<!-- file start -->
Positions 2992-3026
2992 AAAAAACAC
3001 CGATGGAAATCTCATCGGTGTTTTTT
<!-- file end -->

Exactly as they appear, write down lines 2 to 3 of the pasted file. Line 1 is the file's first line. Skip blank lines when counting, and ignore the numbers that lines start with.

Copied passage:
2992 AAAAAACAC
3001 CGATGGAAATCTCATCGGTGTTTTTT